Barely a year after leaving Boca Juniors for Shanghai Shenhua, Carlos Tevez – who turns 34 next month – has returned home. And he has wasted no time getting back in the swing of things, training with his teammates, telling the press he hopes to win the Copa Libertadores and declaring his desire to play for Argentina at the coming World Cup in Russia.
The former Manchester United and Juventus striker has completed the formalities of his move back to his boyhood club Boca Juniors after 12 months in Chinese football with Shanghai Shenhua and yesterday, he headed straight into a training session with his new/old club. It is the 33-year-old's third spell at Boca Juniors.
Speaking yesterday at a press conference, where club President Daniel Angelici unveiled the Boca legend and fellow new signing Emmanuel Mas, Tevez said he was delighted to be home and that he was ready to play for the national team if selected.
"I have a few years of football left in me, being at a World Cup for a player of my age would be something very nice," he said.
"I want to enjoy these two years that I have signed up for with Boca because it's the last thing I have left. I'm fine. It's much easier if I'm happy and I'm happy," he added.
Addressing the huge wages Tevez earned in Asia, Angelici told the reporters that the player's return did not involve any payment to Shenghai Shenhua.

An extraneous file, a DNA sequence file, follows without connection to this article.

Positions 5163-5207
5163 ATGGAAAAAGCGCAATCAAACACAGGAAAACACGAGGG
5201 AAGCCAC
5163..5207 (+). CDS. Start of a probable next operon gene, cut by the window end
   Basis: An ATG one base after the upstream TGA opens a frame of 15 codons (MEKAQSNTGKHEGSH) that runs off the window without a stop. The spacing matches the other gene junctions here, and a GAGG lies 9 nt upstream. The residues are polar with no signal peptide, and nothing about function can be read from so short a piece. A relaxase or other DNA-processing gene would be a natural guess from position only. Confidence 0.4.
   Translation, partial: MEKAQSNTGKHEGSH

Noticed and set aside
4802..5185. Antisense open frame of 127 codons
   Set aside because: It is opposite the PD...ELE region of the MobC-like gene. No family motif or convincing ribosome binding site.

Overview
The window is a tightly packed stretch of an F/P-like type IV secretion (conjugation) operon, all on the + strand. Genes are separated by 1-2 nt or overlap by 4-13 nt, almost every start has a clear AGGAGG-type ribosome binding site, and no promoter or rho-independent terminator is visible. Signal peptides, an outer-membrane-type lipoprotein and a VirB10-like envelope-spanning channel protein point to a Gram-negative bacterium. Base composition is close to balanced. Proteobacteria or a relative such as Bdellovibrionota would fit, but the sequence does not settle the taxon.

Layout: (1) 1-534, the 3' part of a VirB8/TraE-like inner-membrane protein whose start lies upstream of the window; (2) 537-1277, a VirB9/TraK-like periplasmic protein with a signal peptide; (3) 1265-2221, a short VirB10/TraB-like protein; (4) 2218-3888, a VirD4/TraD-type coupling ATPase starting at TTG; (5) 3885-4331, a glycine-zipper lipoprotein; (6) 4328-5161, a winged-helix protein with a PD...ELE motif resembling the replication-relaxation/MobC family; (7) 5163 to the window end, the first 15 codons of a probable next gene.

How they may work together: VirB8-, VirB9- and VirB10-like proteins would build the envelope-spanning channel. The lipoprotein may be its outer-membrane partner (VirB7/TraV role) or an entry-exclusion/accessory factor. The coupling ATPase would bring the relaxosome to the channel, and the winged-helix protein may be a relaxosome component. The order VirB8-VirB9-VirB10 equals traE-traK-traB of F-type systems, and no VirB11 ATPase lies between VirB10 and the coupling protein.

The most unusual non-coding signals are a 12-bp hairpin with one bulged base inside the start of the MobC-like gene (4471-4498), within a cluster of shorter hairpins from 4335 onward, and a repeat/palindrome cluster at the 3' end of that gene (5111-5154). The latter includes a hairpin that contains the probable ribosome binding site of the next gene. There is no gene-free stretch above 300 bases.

"I want to thank the Chinese club because they made it easier for Carlos to be here with us. There was no economic compensation, neither from Boca to the Chinese club nor from China to Boca," the club president said.
The club had confirmed on Friday that the player would be returning from China.
"Tevez is coming home! He joined the team today and is already training with his teammates," Boca said on its various social media accounts on Friday. alongside a photo of the player working out in a gym.
Tevez, who has often found it difficult to settle anywhere, saw his time in China unravel quickly. He arrived in Shanghai a year ago to a hero's welcome and was touted as a symbol of football's fast rise in the country.
But he soon fell out of favour with Shenhua fans who questioned his fitness and commitment.
At one point he criticised the standard of football in Asia, sparking controversy.
"In South America and Europe, players learn to play football when they're kids, but not here. So technically they are not very good. Their football is very different. The fans treat it very differently as well. And I don't think they are going to get to the same heights, not even in 50 years,” Tevez said in an interview with SFR Sport.
He earned the unflattering nickname "Very Homesick Boy,” a nod to past antics of jetting home to Argentina in times of strife, and he was accused of being overweight when new coach Wu Jingui took over at struggling Shenhua in September.